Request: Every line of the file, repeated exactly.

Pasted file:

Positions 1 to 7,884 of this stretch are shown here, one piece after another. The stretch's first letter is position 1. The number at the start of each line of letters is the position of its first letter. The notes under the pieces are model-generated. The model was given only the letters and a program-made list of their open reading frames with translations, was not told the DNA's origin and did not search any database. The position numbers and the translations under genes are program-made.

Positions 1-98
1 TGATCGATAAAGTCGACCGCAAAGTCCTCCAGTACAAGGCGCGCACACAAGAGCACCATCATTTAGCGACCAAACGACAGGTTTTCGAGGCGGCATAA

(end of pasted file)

Positions 1 to 7,884 of this stretch are shown here, one piece after another. The stretch's first letter is position 1. The number at the start of each line of letters is the position of its first letter. The notes under the pieces are model-generated. The model was given only the letters and a program-made list of their open reading frames with translations, was not told the DNA's origin and did not search any database. The position numbers and the translations under genes are program-made.

Positions 1-98
1 TGATCGATAAAGTCGACCGCAAAGTCCTCCAGTACAAGGCGCGCACACAAGAGCACCATCATTTAGCGACCAAACGACAGGTTTTCGAGGCGGCATAA